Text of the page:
This PD directed any person listed in Appendix A not to offer for transport or handle (i.e., load or unload, pack or unpack) emulsion or water gel explosives (UN0332) in a highway tank trailer except under certain conditions.

Signed at Ottawa, Ontario this 31st of October, 2016.

Nicole Girard
Director General, Transportation of Dangerous Goods /
Directrice générale, Transport des marchandises dangereuses

cc. Benoit Turcotte, Director, Regulatory Affairs

Protective Direction 29 (Revision no. 1)

The Director General of the Transportation of Dangerous Goods Directorate, being a person designated by the Minister of Transport, in accordance with the Transportation of Dangerous Goods Act, 1992, issued Protective Direction (PD) 29 on December 21, 2007.

This protective direction directs all persons listed in annex A not to transport emulsion or water gel explosives unless they are in prescribed highway tanks.

Cancellation of Protective direction No. 29

I, Nicole Girard, Director General of Transportation of Dangerous Goods, being satisfied that it is no longer needed, do hereby revoke PROTECTIVE DIRECTION No. 29 (Revision No. 1) – ORDRE PRÉVENTIF No. 29, (Révision no 1) issued pursuant to section 32 of the Transportation of Dangerous Goods Act, 1992 and dated 21 December 2007.

This Protective Direction directed any person listed in Appendix A not to offer for transport or handle (i.e., load or unload, pack or unpack) emulsion or water gel explosives (UN0332) in a highway tank trailer except under certain conditions.

Signed at Ottawa, Ontario this 31st of October, 2016.

Nicole Girard
Director General, Transportation of Dangerous Goods /
Directrice générale, Transport des marchandises dangereuses

cc. Benoit Turcotte, Director, Regulatory Affairs

Protective Direction 27

The Director General of the Transportation of Dangerous Goods Directorate, being a person designated by the Minister of Transport, in accordance with the Transportation of Dangerous Goods Act, 1992, issued Protective Direction (PD) 27 on February 1, 2000.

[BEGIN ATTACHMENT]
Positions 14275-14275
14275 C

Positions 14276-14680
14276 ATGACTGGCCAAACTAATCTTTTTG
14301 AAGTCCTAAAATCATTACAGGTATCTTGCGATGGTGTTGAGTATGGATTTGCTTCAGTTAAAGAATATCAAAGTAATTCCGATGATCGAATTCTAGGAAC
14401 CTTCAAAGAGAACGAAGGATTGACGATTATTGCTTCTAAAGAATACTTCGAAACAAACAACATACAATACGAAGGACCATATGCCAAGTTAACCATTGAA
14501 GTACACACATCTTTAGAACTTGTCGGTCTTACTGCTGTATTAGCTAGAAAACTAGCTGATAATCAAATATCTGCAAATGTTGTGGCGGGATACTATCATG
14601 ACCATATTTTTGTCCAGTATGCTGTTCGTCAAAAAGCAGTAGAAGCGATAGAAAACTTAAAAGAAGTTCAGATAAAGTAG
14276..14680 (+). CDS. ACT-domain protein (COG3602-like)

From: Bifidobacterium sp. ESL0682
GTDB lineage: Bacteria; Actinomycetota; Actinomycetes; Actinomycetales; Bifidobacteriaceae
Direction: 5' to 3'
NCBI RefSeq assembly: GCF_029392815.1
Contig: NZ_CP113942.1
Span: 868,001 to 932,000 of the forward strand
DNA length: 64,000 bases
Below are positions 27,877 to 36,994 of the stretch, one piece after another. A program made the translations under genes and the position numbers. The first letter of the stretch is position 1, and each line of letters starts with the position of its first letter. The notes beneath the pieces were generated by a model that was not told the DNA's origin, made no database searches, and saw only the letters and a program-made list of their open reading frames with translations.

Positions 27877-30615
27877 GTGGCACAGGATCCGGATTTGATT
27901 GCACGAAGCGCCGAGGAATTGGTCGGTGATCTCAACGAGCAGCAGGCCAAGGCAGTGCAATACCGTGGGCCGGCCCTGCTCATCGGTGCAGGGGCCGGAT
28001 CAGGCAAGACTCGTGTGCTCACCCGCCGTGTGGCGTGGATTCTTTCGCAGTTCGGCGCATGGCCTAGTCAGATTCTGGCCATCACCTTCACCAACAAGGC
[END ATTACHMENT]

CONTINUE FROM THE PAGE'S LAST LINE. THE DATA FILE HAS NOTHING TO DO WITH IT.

This protective direction directs rail carriers not to pick up or accept on interchange any loaded tank cars bearing any of the following reporting marks and car numbers: SFTX 21401 to 21418 and SAZX 21419 to 21600 inclusively unless deficiencies have been repaired with procedures approved by the director General of TDG and has been inspected and tested under specific conditions.

Cancellation of Protective direction No. 27

I, Nicole Girard, Director General of Transportation of Dangerous Goods, being satisfied that it is no longer needed, do hereby revoke PROTECTIVE DIRECTION No. 27 – ORDRE PRÉVENTIF No. 27, issued pursuant to section 32 of the Transportation of Dangerous Goods Act, 1992 and dated 1 February 2000. This Protective Direction directed any person listed in Appendix A not to pick up at origin or accept on interchange any load tank cars bearing the numbers contained in the Protective Direction.

Signed at Ottawa, Ontario this 31st of October, 2016.

Nicole Girard
Director General, Transportation of Dangerous Goods /
Directrice générale, Transport des marchandises dangereuses

cc. Benoit Turcotte, Director, Regulatory Affairs

Date modified: